You may not recognize it at first, but there are, actually, several strategies behind the method and rhythm to which you swing your poles forward. Knowing the differences before you hit the trail will help in determining which may work best for you. Ultimately, your goal should be to develop a rhythm with your hiking poles so that they act and feel like an extension of your body’s natural movement.
It is commonly recommended to plant trekking poles opposite your forward leg (right pole plant when the left foot is forward and vice versa), providing maximum stability while matching the natural inclination of our arm movement whilst walking. I find it limiting, however, to say that this is how you should always do it.
In fact, I routinely prefer the opposite strategy of placing poles next to the foot with which I am stepping. This method provides greater joint support and helps with propulsion forward.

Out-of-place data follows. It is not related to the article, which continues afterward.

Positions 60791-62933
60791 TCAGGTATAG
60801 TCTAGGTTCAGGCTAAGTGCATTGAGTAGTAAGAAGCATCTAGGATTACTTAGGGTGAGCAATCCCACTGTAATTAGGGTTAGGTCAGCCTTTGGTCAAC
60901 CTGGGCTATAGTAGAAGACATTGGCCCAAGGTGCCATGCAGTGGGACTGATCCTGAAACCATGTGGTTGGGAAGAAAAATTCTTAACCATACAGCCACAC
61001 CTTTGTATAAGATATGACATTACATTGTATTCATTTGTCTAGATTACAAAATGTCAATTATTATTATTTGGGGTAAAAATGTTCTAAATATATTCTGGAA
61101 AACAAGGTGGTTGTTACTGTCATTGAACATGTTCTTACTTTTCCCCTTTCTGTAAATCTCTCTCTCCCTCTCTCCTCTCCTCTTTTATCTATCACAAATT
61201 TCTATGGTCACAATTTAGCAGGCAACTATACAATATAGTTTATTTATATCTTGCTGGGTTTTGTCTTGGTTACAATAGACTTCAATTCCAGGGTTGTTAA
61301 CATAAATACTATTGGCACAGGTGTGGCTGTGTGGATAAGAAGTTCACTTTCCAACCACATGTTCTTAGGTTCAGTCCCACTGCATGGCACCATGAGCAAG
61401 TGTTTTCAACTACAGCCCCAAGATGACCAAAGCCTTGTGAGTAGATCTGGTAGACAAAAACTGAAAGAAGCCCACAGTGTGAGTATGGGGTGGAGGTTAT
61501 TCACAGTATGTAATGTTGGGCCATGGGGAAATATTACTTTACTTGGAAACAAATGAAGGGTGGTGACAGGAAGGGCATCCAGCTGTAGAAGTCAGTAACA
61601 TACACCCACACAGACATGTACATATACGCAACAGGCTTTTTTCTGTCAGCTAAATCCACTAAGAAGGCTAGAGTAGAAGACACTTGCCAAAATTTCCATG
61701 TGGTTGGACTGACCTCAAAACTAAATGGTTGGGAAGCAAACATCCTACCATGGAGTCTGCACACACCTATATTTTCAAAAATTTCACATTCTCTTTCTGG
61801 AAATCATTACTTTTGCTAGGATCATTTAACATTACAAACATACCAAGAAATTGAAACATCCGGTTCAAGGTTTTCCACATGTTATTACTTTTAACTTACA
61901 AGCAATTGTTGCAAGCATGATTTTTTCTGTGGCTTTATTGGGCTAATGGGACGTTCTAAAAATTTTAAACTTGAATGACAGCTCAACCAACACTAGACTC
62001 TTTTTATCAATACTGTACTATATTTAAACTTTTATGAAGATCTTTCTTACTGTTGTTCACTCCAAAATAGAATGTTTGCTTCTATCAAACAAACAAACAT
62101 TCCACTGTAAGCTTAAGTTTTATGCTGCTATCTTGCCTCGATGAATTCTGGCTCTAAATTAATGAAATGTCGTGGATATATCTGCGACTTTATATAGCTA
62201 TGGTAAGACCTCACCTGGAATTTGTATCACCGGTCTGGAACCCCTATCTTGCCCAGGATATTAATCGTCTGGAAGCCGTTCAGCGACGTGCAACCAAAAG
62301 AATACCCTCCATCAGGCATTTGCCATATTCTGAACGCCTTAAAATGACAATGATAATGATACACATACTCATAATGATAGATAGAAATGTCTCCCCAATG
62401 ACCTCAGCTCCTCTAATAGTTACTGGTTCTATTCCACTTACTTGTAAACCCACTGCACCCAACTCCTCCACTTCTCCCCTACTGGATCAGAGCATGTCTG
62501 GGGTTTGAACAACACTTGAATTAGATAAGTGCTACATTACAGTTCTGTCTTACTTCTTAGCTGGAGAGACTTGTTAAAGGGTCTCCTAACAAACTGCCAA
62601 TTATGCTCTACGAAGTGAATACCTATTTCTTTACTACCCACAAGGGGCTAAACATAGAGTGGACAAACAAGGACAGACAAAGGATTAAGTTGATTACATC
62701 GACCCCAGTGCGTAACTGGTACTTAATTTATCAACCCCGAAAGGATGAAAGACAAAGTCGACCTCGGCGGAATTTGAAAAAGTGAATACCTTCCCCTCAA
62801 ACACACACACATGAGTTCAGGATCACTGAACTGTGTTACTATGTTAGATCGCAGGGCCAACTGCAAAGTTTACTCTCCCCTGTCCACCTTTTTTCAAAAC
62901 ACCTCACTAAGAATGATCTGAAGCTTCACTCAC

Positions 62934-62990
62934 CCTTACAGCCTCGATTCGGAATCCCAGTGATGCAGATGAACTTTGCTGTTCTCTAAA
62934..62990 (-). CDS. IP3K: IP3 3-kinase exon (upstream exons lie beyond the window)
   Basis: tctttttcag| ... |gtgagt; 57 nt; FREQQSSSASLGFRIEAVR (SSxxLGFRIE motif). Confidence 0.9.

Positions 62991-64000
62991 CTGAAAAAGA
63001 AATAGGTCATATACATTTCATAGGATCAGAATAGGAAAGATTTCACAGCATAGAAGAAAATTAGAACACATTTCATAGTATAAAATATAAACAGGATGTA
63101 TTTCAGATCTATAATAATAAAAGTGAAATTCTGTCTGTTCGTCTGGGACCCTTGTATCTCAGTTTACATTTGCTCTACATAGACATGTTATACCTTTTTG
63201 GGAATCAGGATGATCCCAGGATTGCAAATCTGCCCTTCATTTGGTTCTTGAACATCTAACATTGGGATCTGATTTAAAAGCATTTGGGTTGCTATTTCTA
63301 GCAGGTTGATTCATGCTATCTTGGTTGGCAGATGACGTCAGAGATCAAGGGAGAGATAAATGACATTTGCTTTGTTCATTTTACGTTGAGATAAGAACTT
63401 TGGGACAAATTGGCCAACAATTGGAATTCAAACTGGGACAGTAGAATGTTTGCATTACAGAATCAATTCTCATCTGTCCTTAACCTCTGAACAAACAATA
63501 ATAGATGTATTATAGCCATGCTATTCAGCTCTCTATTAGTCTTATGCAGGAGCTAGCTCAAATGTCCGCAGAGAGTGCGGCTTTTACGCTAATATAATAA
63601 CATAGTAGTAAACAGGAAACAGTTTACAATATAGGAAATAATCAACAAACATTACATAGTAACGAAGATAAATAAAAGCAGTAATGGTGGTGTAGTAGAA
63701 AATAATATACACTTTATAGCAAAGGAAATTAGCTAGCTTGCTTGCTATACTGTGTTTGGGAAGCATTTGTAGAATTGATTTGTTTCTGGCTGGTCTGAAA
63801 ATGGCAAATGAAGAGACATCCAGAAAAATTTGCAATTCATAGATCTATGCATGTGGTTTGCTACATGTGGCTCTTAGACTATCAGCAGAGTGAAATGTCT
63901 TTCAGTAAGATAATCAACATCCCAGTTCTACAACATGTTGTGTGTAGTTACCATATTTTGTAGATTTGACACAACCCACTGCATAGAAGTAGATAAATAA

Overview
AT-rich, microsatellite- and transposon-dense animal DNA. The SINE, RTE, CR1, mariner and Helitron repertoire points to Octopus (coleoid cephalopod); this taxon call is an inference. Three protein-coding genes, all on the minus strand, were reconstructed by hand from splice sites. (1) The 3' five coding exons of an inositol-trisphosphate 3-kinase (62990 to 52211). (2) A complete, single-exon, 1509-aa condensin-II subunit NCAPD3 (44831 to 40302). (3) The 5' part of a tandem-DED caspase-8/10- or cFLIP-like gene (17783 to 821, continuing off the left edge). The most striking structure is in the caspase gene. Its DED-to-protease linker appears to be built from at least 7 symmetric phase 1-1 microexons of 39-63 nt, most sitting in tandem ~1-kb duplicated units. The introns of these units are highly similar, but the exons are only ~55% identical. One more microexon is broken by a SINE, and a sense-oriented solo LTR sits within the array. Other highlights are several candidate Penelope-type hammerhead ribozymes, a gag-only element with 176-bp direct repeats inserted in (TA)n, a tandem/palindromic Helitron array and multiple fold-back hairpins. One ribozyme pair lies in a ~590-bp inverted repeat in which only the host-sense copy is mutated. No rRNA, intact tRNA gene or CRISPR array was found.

I, often, find myself switching between the two methods throughout a hike based on my rhythm and the terrain. My point here is that there are a time and place for both methods, with neither being the only ‘right’ way. Keep the below comparison in mind and practice both to determine which works best for you:
Planting trekking pole with...
Better overall stability
Increased joint support
More natural motion
As you move forward with each solid pole plant, raise your forearm slightly to allow the trekking pole to swing forward ready for its next plant. This should be a subtle, natural movement with the arms and less of a noticeable pickup and throw forward.
Using trekking poles when fording rivers and streams is a great way to add stability to your frame within moving current. Face upstream if the current is strong and maintain a tripod position as you shuffle sideways through the water. Don’t forget to use your poles as a way to probe upcoming rocks or other underwater hazards that may not be visible from above the surface.
As we mentioned earlier, experienced trekking pole users will alter the length of their poles when hiking straight up or downhill. You will want to set a shorter length for ascending and a longer one for descending. When going uphill, try to incorporate a solid pole plant and arm push to better launch (that is what it feels like when you time it correctly!) yourself over trail obstacles.